Swallowed whole

Craig Tansley leaves luxury behind for an authentic underground experience in the footsteps of cannibals.

When the Sautabu people of Fiji grew tired of vegetables - and, let's face it, we all can - they'd strike an enemy warrior on the back of his head with a war club, leaving him paralysed. Next they'd roast him alive on a bed of burning taro leaves and distribute him among the villagers.

Such feasts stopped when the missionaries arrived in Fiji - cannibalism and Jesus didn't fit - but the Sautabu people stood firm. Tribes who opposed Christianity were forced into hiding and the Sautabu people had the best hiding spot in all of Fiji: Naihehe Cave, the country's largest cave system. There they hid from the missionaries and their converted warriors - in total darkness - for 79 days.

A century and a half later, visitors can enter Naihehe for the first time. The Off-Road Cave Safari tour is Fiji's newest cultural attraction - and the only one of its kind - allowing visitors to travel through the country's grisly history, far from the five-star resorts that hug the coast.

Just making it to Naihehe is a feat in itself. We drive along a narrow road from the town of Sigatoka on Viti Levu's Coral Coast across a landscape of primitive fruit and vegetable farms, then board a bilibili (punt) across the Sigatoka River. On the other side we're loaded into a rugged all-terrain vehicle. There are no paved roads on this side of the Sigatoka; instead we grind our way along a muddy, bumpy roller-coaster ride of a track that takes us through simple villages where children run out to wave. The locals in these hills had their first contact with the outside world only 50 years ago.

Life still seems remarkably simple; children ride past three-deep on horses, farmers plough fields using water buffalo and homes are largely wooden huts with thatched roofs. We're entering Fiji's highlands now: dark green mountains to the horizon, and around each corner the road plummets to the river far below.

When we arrive at the village beside the cave, we're required to ask permission to enter from the bete (priest) of the village. I strain to cross my legs on the hard concrete floor, then down cups of throat-numbing kava with the bete. The cave is at the end of a sun-lit jungle track; as we reach a dead end, a boy holds back a thick bundle of vines to reveal the cave's secret entrance.

The cave looks dark and wet; tiny swifts circle around my head, patrolling the entrance. After the oppressive heat of the jungle, the cool of Naihehe helps negate my phobias of birds and confined spaces. The entrance is tight but it's nothing compared with the next barrier - the pregnancy gap. Here I must hold a bamboo handle and slide through a tiny gap in the limestone with only my head and shoulders above the waterline. Once inside, my head-lamp illuminates a huge, silent chamber.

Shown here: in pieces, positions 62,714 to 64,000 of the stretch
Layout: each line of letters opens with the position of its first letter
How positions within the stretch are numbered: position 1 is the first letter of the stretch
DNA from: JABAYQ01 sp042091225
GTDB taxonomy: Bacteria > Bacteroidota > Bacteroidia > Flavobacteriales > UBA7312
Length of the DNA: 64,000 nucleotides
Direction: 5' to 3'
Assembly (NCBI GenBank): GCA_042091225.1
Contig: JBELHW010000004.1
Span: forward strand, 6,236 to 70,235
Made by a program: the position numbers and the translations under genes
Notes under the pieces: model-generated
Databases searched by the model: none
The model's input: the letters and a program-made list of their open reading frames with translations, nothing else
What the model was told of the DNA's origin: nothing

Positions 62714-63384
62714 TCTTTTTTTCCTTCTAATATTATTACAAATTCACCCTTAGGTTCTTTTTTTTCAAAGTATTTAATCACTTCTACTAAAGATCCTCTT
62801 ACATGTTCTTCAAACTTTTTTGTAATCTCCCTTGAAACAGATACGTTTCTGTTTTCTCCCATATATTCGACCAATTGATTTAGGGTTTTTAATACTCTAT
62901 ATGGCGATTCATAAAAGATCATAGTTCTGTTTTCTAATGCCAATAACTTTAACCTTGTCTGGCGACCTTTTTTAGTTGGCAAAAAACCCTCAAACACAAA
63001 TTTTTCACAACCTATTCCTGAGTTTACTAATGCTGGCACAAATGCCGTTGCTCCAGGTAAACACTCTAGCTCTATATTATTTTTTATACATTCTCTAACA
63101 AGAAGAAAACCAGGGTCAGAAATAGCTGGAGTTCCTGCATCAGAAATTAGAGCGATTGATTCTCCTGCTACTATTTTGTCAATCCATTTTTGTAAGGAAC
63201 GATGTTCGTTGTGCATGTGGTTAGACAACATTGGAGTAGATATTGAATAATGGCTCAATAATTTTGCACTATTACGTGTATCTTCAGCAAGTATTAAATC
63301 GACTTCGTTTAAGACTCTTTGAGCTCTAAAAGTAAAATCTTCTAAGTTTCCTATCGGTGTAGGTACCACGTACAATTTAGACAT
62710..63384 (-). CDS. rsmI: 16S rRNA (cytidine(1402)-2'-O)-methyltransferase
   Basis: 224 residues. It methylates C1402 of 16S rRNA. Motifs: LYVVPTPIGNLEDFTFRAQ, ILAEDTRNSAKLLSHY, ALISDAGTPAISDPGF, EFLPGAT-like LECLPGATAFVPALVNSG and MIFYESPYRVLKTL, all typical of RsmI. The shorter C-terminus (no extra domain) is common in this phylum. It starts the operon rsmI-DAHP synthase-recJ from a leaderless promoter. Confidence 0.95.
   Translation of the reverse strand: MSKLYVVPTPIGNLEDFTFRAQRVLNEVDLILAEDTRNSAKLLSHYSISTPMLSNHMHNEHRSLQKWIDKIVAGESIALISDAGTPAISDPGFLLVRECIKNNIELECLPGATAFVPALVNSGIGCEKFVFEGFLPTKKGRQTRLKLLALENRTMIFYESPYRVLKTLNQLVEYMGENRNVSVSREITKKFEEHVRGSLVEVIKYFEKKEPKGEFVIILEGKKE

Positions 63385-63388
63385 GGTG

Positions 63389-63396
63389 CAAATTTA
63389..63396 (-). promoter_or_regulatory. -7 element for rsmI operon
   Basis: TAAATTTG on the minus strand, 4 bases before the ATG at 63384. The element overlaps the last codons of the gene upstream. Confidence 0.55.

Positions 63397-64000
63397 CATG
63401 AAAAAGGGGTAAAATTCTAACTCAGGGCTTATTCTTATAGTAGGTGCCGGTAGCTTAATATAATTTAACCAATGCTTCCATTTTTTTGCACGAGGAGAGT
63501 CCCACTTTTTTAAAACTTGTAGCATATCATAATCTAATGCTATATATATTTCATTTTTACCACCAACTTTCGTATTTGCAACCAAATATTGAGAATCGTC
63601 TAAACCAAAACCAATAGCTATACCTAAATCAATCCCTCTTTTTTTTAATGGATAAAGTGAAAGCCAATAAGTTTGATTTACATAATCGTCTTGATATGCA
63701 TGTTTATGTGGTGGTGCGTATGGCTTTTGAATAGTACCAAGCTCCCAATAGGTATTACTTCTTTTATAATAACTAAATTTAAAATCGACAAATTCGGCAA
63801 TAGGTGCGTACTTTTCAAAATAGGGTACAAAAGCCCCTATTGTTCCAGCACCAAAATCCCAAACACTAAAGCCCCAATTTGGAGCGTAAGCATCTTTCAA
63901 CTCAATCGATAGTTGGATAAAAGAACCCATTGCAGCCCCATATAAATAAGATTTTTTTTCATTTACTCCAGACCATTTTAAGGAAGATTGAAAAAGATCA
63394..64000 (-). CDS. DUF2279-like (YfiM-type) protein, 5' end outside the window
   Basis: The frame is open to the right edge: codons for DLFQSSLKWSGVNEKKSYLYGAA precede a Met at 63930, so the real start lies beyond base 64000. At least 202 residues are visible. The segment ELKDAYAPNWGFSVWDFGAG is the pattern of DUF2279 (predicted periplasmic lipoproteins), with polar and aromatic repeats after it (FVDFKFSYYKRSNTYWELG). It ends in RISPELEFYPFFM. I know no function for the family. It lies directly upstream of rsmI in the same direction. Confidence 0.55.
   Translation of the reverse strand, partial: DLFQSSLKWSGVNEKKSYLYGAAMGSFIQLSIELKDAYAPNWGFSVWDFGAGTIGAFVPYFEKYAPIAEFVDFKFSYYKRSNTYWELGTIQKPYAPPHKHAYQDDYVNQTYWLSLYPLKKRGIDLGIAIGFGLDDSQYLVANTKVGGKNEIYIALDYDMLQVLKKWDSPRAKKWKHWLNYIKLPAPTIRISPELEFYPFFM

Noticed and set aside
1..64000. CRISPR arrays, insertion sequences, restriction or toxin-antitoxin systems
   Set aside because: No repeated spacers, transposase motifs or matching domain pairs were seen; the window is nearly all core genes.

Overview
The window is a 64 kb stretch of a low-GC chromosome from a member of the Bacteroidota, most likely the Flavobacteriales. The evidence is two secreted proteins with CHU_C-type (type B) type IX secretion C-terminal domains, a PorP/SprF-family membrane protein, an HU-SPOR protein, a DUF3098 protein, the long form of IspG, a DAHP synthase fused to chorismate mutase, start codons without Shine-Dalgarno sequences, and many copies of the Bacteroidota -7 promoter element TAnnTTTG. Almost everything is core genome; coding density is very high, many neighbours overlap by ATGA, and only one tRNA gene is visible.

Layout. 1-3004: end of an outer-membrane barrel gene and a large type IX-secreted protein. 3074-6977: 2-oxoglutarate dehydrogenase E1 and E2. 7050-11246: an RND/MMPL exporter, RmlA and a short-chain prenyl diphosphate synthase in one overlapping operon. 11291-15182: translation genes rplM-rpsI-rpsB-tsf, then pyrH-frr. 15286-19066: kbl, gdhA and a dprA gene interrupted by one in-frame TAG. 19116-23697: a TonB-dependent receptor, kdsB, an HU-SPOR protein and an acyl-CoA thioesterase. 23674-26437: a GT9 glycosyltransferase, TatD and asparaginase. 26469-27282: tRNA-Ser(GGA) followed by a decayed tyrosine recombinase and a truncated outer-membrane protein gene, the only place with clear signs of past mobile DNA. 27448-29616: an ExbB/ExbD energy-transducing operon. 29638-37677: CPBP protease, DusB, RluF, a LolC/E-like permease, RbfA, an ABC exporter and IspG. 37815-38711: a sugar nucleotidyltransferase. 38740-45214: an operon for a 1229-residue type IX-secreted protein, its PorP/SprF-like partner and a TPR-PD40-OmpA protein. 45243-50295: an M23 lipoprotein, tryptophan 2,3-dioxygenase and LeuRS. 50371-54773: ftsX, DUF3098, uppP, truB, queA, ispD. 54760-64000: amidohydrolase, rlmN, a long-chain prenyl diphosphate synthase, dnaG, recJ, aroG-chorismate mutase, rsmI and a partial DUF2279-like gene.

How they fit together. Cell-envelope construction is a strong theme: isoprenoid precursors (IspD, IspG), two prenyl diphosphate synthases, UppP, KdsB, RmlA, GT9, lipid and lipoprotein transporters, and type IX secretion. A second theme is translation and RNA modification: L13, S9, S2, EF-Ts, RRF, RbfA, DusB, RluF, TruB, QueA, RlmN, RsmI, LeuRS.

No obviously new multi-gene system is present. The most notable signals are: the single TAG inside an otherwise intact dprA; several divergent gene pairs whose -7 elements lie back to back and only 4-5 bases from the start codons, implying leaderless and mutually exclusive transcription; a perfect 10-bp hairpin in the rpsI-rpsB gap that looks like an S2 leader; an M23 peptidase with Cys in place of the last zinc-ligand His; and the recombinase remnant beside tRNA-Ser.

Naihehe is 170 metres long; dagger-shaped stalactites hang from a 150-metre-high ceiling. It was here that Sautabu warriors stood guard for 79 days; as enemy warriors squeezed through the pregnancy gap the guards struck them on the back of the head.


Naihehe comes with its own indoor oven, chiselled out over millions of years as water dripped from the cave's ceiling. Warriors would drag the paralysed victims here to roast. Beside the oven sits a ritual platform where live sacrifices were conducted on behalf of the village priest.

There's an eerie feel to this place. When we turn off our head-lamps for just a few seconds the darkness, and the silence, overwhelms me. The Sautabu people hid like this, living off freshwater prawns and human flesh, silent, lest their voices carry outside.

The cave extends far beyond what we see. American divers used diving equipment and ropes to go beyond this chamber a decade ago; they journeyed for eight hours and still didn't reach the end. Along the way, they encountered eels the width of their thighs.

We leave the cave and walk through a village to lunch beside a freshwater swimming hole where children play and farmers bring water buffalo to drink.

There's nothing fancy about this tour. We arrive with no fanfare and there are none of the obligatory dances or arts-and-crafts stalls of many cultural tours and, with numbers limited to 10 (in two ATVs), it feels far less intrusive and voyeuristic.

On the coast, visitors can feel smothered by other tourists, but here in the highlands it's possible to escape into a Fiji you won't experience in any five-star resort.

The writer travelled courtesy of Off-Road Cave Safari tours, Air Pacific and Shangri-La's Fijian Resort & Spa.



Fiji Airways (Air Pacific) flies daily from Sydney and Brisbane to Fiji and regularly from Melbourne from $690 return. See fijiairways.com.


Stay close to Sigatoka on Fiji's Coral Coast at the Shangri-La resort. See shangri-la.com/yanucaisland/fijianresort.


Tours operate twice daily, at 8.30am and 1pm. Adults cost $F239 ($140), $F110 for children, with pick-up from Coral Coast resorts. See offroadfiji.com.